Attenuation Coefficient

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attenuation coefficient

[ə‚ten·yə′wā·shən ‚kō·ə′fish·ənt]
The space rate of attenuation of any transmitted electromagnetic radiation.

Attenuation Coefficient


(or extinction coefficient), a quantity inverse to the distance at which the radiation flux forming a parallel beam is attenuated as a result of the joint action of the absorption and scattering of light in a medium by a specified factor. When the factor is 10, the coefficient is called the decimal attenuation coefficient, and when the factor is e, it is called the natural attenuation coefficient. The attenuation coefficient is the sum of the absorption coefficient and the scattering coefficient of the medium. These coefficients depend on the set of frequencies v, or wavelengths λ, that characterize the initial flux. The value of the attenuation coefficient for the limiting case of a single frequency v is called the monochromatic attenuation coefficient. Like the absorption and scattering coefficients, the attenuation coefficient can be divided by the volume of the medium or by the mass of the attenuating substance; we shall call these two ratios the volume and mass attenuation coefficients, respectively.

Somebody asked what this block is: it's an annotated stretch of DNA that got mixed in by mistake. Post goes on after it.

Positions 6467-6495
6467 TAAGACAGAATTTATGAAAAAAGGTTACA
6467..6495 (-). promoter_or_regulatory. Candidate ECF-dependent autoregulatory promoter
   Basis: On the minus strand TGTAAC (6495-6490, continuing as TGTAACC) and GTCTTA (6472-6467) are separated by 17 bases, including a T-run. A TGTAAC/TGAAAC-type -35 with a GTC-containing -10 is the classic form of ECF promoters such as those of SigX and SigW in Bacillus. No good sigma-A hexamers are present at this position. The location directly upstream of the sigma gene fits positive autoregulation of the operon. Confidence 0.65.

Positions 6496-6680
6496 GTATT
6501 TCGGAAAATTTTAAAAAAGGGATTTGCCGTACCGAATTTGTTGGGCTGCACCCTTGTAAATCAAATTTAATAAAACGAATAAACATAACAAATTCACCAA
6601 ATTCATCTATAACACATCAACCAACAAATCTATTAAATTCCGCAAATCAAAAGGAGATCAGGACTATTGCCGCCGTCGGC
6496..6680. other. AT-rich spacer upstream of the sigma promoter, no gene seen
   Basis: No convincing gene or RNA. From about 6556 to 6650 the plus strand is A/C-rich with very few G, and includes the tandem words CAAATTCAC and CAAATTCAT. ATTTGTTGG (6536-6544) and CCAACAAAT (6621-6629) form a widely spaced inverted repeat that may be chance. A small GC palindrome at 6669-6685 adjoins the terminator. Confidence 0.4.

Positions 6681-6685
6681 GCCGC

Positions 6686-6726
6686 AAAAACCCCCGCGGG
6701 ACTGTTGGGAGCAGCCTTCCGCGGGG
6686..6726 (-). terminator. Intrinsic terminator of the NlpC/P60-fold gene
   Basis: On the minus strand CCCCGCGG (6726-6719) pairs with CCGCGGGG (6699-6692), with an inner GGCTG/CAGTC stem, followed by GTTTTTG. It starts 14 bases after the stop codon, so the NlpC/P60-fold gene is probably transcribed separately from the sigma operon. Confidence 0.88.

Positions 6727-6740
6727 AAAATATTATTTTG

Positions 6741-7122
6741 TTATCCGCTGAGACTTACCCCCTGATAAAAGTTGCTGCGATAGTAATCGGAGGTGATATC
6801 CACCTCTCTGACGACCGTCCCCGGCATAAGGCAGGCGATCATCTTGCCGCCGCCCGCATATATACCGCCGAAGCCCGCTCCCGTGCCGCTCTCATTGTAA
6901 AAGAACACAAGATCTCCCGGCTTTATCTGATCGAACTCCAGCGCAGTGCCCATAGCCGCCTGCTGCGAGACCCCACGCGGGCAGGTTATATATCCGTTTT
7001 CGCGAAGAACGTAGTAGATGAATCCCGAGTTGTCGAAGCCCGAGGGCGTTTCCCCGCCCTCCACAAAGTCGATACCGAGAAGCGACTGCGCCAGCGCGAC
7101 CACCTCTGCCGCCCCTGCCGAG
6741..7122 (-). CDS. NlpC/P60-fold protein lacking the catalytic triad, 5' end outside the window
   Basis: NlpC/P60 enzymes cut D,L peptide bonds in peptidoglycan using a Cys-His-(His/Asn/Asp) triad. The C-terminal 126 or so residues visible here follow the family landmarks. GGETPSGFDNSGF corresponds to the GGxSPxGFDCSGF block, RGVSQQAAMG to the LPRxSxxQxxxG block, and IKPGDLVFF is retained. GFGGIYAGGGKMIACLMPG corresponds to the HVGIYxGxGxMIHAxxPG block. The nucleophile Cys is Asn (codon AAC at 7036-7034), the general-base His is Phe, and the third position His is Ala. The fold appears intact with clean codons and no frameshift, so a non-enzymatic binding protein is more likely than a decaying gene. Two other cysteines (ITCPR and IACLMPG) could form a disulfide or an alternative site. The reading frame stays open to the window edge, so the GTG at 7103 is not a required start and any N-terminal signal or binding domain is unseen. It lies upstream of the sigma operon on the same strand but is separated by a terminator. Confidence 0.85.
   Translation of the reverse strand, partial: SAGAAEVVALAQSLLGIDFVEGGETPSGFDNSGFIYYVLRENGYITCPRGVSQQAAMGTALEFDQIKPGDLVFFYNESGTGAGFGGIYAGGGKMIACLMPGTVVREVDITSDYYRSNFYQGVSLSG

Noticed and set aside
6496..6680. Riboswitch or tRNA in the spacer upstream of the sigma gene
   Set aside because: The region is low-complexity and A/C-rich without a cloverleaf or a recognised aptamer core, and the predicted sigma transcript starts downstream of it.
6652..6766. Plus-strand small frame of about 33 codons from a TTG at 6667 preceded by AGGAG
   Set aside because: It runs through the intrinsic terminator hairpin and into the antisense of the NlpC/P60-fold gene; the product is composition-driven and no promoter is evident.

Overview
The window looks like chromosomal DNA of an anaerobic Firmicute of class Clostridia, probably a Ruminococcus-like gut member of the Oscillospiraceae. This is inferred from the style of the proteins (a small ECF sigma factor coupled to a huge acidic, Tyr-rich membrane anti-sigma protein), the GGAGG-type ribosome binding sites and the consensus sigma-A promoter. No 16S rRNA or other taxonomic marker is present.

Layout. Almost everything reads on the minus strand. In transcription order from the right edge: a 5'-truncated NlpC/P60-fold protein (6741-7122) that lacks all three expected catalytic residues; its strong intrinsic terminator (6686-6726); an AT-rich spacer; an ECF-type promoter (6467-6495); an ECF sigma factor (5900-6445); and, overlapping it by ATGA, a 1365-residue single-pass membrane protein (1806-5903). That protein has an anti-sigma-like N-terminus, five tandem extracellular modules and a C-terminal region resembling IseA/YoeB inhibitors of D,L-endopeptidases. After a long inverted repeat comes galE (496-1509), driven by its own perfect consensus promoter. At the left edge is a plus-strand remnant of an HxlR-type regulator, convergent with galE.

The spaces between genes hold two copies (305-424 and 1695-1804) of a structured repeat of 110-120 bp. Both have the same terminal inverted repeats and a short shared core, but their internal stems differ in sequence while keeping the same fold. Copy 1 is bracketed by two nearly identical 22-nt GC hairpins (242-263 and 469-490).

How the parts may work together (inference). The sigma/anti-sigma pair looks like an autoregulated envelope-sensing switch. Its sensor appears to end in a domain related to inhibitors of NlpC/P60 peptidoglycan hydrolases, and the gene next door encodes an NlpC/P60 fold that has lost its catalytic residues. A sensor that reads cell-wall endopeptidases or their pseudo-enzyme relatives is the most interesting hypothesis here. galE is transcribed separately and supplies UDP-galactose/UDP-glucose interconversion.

References in periodicals archive ?
To obtain the power attenuation rate, the attenuation constant of the composite electrical field, E = [square root of [E.
The attenuation rate of the crystal silicon modules will not exceed 2% within two years nor exceed 20% within 25 years.
The goal of the investigation was to determine an upper attenuation rate, and it's clear that none of the simulated source configurations falls off faster than 20 dB/decade up to about [R.
Recently demonstrated in the United States and United Kingdom, RIM IV not only achieves a greater distance of TX and RX separation, but the new system incorporates measurements of signal phase shift, in addition to existing attenuation rate.
This attenuation rate is in contrast to the 6 dB per octave of distance associated with free-space propagation.